• 14% of simple loans and 36% of complex loans require rework.

According to Bain, “All of the above translates to mediocre combined annual growth in loans, at 3% for 2011 through 2014, and flows through to cost-efficiency metrics.”

At most organization, there has been more progress in simple lending product classes, such as personal loans and credit cards, than with more complex products, such as mortgages and small business loans.

Significant Digital Capability Gaps Remain

The research study found several capabilities that fell far short of optimal across lending categories. Most of these capabilities are competitive differentiators for fintech firms competing in the lending marketplace.

  • Delivering simple, easy and convenient experiences. At most banks, it is difficult for consumers to apply for or to check the progress of an application through online or mobile channels. The digital shopping process is cumbersome and few banks have good digital tools to support employees during the product evaluation process.
  • Executing consistently across channels. Silos remain at most banks between product areas and channels, requiring customers to repeatedly have to fill in the same data.
  • Gathering a 360 degree view of the customer for marketing, sales and service. Most banks reported difficulty in using the available internal and external data to make fast, high-quality decisions when lending money, identifying financial distress or collecting payments.
  • Product simplicity and clarity. Most banks have extensive product variations hard-coded into their information systems. This makes it difficult to present products easily and quickly to customers.
  • Digital marketing. “Most banks have barely scratched the surface in learning how digital marketing and communications can effectively engage customers. While some have invested in workflow and automation tools, the promise of these technologies has yet to reach their potential in lending,” stated the report.
  • Straight-through processing. Most banks have no straight-through processing of loan applications for other than the simplest cases.


Prioritizing Digital Lending Investments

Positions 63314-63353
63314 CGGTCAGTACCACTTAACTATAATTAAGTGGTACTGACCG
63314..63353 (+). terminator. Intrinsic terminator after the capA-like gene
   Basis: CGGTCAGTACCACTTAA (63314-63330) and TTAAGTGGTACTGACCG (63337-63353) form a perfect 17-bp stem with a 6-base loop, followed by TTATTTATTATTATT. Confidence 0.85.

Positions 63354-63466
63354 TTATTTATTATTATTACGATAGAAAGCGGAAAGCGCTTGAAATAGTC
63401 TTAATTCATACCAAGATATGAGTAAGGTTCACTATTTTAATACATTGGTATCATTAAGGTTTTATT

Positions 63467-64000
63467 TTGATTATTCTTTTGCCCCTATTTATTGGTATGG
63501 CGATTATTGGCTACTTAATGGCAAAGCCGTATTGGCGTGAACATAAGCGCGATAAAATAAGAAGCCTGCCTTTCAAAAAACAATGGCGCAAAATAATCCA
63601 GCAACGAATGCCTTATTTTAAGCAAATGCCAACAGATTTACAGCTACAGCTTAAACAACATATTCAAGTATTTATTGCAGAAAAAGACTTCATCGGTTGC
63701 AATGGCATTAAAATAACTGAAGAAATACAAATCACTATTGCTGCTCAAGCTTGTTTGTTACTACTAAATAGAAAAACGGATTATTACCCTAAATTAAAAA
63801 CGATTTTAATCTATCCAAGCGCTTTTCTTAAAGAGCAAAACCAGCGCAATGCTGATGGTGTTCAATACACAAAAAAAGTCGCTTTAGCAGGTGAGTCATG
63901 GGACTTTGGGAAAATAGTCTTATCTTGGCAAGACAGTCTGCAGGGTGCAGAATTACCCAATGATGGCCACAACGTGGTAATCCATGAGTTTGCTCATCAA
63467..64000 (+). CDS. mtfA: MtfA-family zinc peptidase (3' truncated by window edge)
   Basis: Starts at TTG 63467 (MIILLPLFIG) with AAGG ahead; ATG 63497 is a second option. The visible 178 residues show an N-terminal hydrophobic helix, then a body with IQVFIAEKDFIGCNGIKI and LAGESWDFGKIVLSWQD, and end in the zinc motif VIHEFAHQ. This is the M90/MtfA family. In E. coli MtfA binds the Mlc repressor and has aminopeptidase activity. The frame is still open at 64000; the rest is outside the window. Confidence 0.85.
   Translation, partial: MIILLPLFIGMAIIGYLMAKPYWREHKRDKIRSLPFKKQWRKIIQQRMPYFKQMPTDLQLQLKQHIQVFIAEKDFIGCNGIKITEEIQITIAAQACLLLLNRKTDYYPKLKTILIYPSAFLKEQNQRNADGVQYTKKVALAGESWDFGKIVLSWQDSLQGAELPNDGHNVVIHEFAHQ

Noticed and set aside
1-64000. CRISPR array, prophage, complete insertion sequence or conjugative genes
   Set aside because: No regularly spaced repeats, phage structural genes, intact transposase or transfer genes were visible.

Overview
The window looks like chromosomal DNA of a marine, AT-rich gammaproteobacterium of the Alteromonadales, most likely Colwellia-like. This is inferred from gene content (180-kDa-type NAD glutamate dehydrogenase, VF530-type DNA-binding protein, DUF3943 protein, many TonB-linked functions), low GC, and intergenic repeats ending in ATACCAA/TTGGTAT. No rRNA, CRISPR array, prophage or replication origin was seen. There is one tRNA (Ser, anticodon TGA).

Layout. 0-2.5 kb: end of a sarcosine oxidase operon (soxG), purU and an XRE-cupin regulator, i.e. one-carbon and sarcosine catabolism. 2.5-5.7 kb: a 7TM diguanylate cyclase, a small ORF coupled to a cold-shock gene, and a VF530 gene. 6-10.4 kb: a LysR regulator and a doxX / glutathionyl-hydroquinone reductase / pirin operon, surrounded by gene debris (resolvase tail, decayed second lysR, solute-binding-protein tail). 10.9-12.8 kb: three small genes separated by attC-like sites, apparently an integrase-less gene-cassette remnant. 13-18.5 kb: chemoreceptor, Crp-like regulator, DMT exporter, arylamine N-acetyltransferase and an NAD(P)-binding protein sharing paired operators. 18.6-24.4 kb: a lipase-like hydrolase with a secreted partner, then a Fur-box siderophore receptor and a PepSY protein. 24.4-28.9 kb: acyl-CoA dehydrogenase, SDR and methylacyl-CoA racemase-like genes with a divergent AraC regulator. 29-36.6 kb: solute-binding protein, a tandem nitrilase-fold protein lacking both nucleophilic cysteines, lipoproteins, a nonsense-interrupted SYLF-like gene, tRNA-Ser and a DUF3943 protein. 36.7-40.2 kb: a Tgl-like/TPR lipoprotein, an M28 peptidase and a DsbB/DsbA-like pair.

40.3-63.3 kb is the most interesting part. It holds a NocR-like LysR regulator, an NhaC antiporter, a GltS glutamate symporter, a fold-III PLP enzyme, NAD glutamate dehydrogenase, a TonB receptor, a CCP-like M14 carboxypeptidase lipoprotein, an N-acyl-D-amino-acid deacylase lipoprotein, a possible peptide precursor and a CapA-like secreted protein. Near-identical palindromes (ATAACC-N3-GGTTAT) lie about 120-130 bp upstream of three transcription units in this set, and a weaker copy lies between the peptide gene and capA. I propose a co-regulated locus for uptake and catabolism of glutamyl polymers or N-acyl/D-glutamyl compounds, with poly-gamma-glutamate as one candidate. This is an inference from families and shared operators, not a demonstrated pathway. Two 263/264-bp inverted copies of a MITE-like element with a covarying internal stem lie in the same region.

The research suggests that the best way to prioritize digital investments in the lending process is to take heed of the experiences of leading banks and companies in other industries that have made progress in digitizing. The key is to design around the customer’s priorities, not for internal operations.

It was found that many banks often rely too much on an operational perspective based on internal metrics when determining digital priorities. While improving process efficiency, they often negatively impact the customer experience.

The research provides several global case studies of organizations that have digitized loan processes effectively. These include Commonwealth Bank of Australia (CBA) and Hana Bank who have optimized home mortgages on mobile devices, Fidor Bank’s P2P lending using social channels, and one of the quickest mobile-first personal loan processes available at mBank in Poland.

Overall, it was found that the key was to simplify products and processes. Unfortunately, this is difficult at traditional financial institutions that often pride themselves on offering a huge array of product variations, price points and promotions.

To complicate matters, the chain of process steps, from inquiry to collecting customer details to codifying collateral to funding a loan, often functions through separate organizational departments. Some banks even make customers use separate mobile apps for their primary banking accounts and credit cards.

Investing to Become a Digital Bank

According to Gartner, banks already spend about 6% of revenue on average on IT, which is far higher than the 1% to 4% in most other industries. Becoming a ‘digital bank’ could easily increase this investment.

According to the Bain/SAP study, banks making greater digital progress in lending operations have higher IT spend than average. The difference, however, is that the best banks spend much more on changing the bank’s model than on running the existing model.

“The leaders accept a higher IT cost because they’re automating more, reducing labor costs and setting the stage for higher revenue through digital conversions. They’re working to pay for the investment by removing errors and rework from the branch and call center, and migrating more basic transactions to digital self-service channels.”

The traditional lending industry has been hit the hardest by new startup fintech since this area had been ignored by many traditional banking organizations as digitization of transactional services took place. P2P lending and alternative financing fintech firms filed the ‘opportunity gap’ by launching products that not only helped borrowers but also helped lower operating costs through the use of new technology. The new digital model appealed to borrowers who wanted quick access to cash and a good interest rate.

Banks are trying to play catch-up, with many entering the digital lending battlefield by way of partnerships with established and emerging lending platforms. Over the past year, the digital lending market has gathered momentum and interest from established financial institutions. Examples include Goldman Sachs, Blackstone, BBVA, ING, Barclays, Westpac, Santander, the Royal Bank of Scotland and Metro Bank.

Banking has already made excellent progress in digitizing basic transactions and workflows. The real payoff, however, is when the more complex and costly processes can be automated, and when the culture of the organization changes to recognize the benefits (and requirements) of becoming a digital bank.